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Effects of palbociclib and avelumab added to fulvestrant in HR+/HER2- metastatic breast cancer

Addition of palbociclib to fulvestrant did not improve progression-free survival, whereas addition of palbociclib and avelumab had positive effects: results of the PACE trial

Results of the PACE trial, recently published on Journal of Clinical Oncology, show a benefit in progression-free survival when palbociclib and avelumab are added to fulvestrant in HR+/HER2- metastatic breast cancer patients.

The randomized multicenter phase II PACE trial enrolled 220 patients with HR+/HER2- metastatic breast cancer whose disease had progressed on previous CDK4/6i and aromatase inhibitor therapy, to evaluate whether continuation of CDK4/6 inhibition using palbociclib with a change to fulvestrant improves outcomes over fulvestrant alone. Patients, mostly postmenopausal, were randomly assigned to receive fulvestrant, fulvestrant plus palbociclib, or fulvestrant plus palbociclib and avelumab. Results showed a median progression-free survival of 4.8 months on fulvestrant and 4.6 months on fulvestrant plus palbociclib; the median progression-free survival on fulvestrant, palbociclib and avelumab was 8.1 months. As authors say, «the PACE trial demonstrates that continuation of the same CDK4/6i beyond progression in combination with a change from aromathase inhibitor to fulvestrant does not yield a progression-free survival benefit compared with fulvestrant alone. The prolonged progression-free survival with the triplet (fulvestrant, palbociclib and avelumab) supports preclinical evidence that immune checkpoint inhibitors may produce synergistic activity with CDK4/6i in this patient population and warrants further research. The results of this trial also support the continuous investigation of predictive biomarkers for HR+/HER2– metastatic breast cancer». The difference in progression-free survival with fulvestrant and palbociclib and fulvestrant, palbociclib and avelumab versus fulvestrant was indeed greater among patients with baseline ESR1 and PIK3CA alterations. As the associate editor of JCO Gini Fleming wrote in an editorial, «Palbociclib should not be continued beyond progression. The trend toward benefit with the addition of avelumab is intriguing and should spur further research on the use of immune checkpoint inhibition in hormone receptor–positive breast cancer».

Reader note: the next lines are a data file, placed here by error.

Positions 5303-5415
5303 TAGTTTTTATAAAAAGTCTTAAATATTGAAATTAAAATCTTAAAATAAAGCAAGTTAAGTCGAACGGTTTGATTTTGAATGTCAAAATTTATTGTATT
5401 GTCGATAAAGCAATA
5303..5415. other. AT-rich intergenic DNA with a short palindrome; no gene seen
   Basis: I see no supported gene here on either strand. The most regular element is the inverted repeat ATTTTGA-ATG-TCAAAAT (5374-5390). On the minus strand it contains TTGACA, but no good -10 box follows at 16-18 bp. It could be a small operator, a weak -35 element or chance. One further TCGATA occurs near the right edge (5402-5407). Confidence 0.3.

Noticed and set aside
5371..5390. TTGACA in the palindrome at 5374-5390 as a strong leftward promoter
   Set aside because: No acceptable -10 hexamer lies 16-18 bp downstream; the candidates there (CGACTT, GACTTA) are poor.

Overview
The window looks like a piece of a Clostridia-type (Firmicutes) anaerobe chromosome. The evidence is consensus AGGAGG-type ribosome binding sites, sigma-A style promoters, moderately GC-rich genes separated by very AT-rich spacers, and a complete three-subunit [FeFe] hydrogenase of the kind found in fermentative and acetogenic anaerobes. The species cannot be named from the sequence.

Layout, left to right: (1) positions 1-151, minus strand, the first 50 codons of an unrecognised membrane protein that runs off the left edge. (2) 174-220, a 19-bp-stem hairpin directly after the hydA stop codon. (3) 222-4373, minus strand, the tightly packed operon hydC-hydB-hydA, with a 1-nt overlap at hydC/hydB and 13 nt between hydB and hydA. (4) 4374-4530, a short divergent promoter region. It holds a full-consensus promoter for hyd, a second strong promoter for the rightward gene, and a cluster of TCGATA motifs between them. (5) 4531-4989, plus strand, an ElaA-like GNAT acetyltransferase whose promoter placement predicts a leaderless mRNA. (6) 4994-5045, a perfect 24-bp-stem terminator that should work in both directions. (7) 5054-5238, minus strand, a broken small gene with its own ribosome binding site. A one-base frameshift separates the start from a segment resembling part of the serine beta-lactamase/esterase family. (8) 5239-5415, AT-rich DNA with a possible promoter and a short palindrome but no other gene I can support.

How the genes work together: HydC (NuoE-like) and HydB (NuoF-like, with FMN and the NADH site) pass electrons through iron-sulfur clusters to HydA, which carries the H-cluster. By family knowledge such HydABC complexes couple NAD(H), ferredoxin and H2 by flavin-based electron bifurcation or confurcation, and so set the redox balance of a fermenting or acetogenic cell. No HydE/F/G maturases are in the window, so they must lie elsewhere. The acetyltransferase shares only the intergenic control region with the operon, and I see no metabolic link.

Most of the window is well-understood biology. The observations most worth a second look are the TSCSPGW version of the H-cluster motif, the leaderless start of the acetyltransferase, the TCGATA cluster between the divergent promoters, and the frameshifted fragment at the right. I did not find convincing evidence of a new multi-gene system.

Effects of palbociclib and avelumab added to fulvestrant in HR+/HER2- metastatic breast cancer

Addition of palbociclib to fulvestrant did not improve progression-free survival, whereas addition of palbociclib and avelumab had positive effects: results of the PACE trial

Results of the PACE trial, recently published on Journal of Clinical Oncology, show a benefit in progression-free survival when palbociclib and avelumab are added to fulvestrant in HR+/HER2- metastatic breast cancer patients.

The randomized multicenter phase II PACE trial enrolled 220 patients with HR+/HER2- metastatic breast cancer whose disease had progressed on previous CDK4/6i and aromatase inhibitor therapy, to evaluate whether continuation of CDK4/6 inhibition using palbociclib with a change to fulvestrant improves outcomes over fulvestrant alone. Patients, mostly postmenopausal, were randomly assigned to receive fulvestrant, fulvestrant plus palbociclib, or fulvestrant plus palbociclib and avelumab. Results showed a median progression-free survival of 4.8 months on fulvestrant and 4.6 months on fulvestrant plus palbociclib; the median progression-free survival on fulvestrant, palbociclib and avelumab was 8.1 months. As authors say, «the PACE trial demonstrates that continuation of the same CDK4/6i beyond progression in combination with a change from aromathase inhibitor to fulvestrant does not yield a progression-free survival benefit compared with fulvestrant alone. The prolonged progression-free survival with the triplet (fulvestrant, palbociclib and avelumab) supports preclinical evidence that immune checkpoint inhibitors may produce synergistic activity with CDK4/6i in this patient population and warrants further research. The results of this trial also support the continuous investigation of predictive biomarkers for HR+/HER2– metastatic breast cancer». The difference in progression-free survival with fulvestrant and palbociclib and fulvestrant, palbociclib and avelumab versus fulvestrant was indeed greater among patients with baseline ESR1 and PIK3CA alterations. As the associate editor of JCO Gini Fleming wrote in an editorial, «Palbociclib should not be continued beyond progression. The trend toward benefit with the addition of avelumab is intriguing and should spur further research on the use of immune checkpoint inhibition in hormone receptor–positive breast cancer».